MY FATHER HAD A SHOE FACTORY in a depressed and rough area of New York City called Williams burg. I was just out of college and working with him, on my way to law school, but I kept putting that off. So we started a shoe business together called Candie’s, which became very successful. Shortly after that, I decided to venture off to do something very personal, knowing that waiting would only make that harder to do as my life got more complicated. I figured if I didn’t do it then, I might never do it.
IT STARTED WITH WOMEN’S SHOES. I knew women’s shoes. I named the company Kenneth Cole because I didn’t have a lot of time to make up a name. We didn’t have Google then. We didn’t have the ability to trademark search as efficiently as we do today. I couldn’t take the chance of making up a name.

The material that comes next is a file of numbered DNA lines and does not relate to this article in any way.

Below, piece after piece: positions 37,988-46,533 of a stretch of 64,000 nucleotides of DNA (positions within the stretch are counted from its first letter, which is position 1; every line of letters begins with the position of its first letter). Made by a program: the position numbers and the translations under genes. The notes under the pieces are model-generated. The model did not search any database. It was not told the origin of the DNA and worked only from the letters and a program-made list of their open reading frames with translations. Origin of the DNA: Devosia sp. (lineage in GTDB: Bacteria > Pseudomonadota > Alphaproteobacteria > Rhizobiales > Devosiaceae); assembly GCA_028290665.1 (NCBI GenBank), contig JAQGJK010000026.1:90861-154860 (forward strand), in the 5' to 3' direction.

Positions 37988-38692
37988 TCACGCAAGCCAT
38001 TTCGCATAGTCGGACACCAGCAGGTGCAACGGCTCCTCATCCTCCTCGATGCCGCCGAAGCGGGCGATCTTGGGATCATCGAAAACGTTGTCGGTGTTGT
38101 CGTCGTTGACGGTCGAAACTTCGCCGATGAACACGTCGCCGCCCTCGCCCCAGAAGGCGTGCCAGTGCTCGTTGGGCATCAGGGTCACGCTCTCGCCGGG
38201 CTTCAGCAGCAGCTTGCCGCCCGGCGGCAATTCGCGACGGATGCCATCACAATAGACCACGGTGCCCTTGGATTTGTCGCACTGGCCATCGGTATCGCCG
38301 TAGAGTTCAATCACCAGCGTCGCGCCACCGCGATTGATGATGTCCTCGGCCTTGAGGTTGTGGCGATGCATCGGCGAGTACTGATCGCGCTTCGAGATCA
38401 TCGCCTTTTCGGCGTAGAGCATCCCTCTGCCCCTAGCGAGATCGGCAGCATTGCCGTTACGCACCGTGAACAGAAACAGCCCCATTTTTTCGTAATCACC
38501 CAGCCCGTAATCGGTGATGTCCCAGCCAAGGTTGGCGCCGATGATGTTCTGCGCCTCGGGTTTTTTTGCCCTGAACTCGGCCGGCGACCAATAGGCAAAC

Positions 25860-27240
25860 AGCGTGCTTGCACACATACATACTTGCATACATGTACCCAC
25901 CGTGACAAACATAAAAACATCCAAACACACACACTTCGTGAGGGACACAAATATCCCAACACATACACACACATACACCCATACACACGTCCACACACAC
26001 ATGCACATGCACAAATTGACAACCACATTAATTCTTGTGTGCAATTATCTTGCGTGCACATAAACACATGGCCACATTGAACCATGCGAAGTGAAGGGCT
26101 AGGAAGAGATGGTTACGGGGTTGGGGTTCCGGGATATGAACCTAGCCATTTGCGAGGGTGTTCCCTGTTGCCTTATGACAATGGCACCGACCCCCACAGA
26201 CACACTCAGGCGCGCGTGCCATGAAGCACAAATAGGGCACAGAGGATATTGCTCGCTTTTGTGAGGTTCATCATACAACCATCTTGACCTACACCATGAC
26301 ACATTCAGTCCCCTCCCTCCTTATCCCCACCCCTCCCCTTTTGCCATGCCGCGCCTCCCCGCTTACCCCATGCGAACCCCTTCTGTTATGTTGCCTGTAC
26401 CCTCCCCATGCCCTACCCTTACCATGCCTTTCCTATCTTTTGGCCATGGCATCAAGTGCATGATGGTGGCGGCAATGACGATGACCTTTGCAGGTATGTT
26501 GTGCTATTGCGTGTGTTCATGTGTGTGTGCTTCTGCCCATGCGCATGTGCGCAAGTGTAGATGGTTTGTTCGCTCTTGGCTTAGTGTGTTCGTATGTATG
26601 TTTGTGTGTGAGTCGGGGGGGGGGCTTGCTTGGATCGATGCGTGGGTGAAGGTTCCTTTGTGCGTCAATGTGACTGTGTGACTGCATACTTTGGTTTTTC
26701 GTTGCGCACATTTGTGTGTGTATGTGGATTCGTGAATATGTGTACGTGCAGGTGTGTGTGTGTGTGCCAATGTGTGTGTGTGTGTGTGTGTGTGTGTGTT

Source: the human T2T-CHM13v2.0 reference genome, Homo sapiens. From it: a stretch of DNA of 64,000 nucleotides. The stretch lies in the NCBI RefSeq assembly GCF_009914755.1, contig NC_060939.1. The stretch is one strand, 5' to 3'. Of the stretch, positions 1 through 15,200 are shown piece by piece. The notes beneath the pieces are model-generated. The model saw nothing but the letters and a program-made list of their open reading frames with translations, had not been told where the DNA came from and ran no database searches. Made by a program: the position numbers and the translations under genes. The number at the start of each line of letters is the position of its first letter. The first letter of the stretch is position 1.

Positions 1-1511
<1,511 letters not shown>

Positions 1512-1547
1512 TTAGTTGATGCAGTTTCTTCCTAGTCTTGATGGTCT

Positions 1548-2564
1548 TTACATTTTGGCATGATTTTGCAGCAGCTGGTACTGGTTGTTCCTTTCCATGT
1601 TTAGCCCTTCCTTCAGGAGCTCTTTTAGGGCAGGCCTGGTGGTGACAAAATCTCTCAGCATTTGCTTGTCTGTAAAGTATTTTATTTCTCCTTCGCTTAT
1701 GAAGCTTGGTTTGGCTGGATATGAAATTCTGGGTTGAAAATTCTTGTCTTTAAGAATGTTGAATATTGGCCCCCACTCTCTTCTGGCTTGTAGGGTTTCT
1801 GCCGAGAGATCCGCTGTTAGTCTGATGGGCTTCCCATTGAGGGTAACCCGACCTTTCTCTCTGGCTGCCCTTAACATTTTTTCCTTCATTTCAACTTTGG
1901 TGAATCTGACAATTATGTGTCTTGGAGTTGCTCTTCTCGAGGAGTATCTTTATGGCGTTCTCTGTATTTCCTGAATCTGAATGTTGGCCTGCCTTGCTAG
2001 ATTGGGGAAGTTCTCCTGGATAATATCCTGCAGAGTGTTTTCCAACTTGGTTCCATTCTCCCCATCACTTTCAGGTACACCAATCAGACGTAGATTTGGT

I REMEMBER WAKING up one morning in 1994 after I’d been in business for 10 years. I saw in the newspaper that there was a tender offer by Federated Department Stores to buy Macy’s. Both were already totally leveraged; they were going to have to be a lot more efficient. They couldn’t sell cheaper; they were going to have to buy better, which meant removing the middleman. I said to myself, “I’m the middleman!”—selling a commodity. It was a moment of fear. I went to bed on Friday night. By Sunday after noon, I realized, “I don’t have to be the middleman. I can build a brand.” If my brand becomes the destination, then I have a reason to exist.
THAT ENERGIZED me to open more stores quickly, so I decided to go public. I had to have access to more resources than I had individually. When you go public, the value equation of your company changes immediately. It is valued on anticipated earnings. If you’re growing at a fast pace, then the rate of value is even higher and the multiple is greater. We started with women’s shoes, and then added men’s wear around the time we went public, and women’s wear several years after that.
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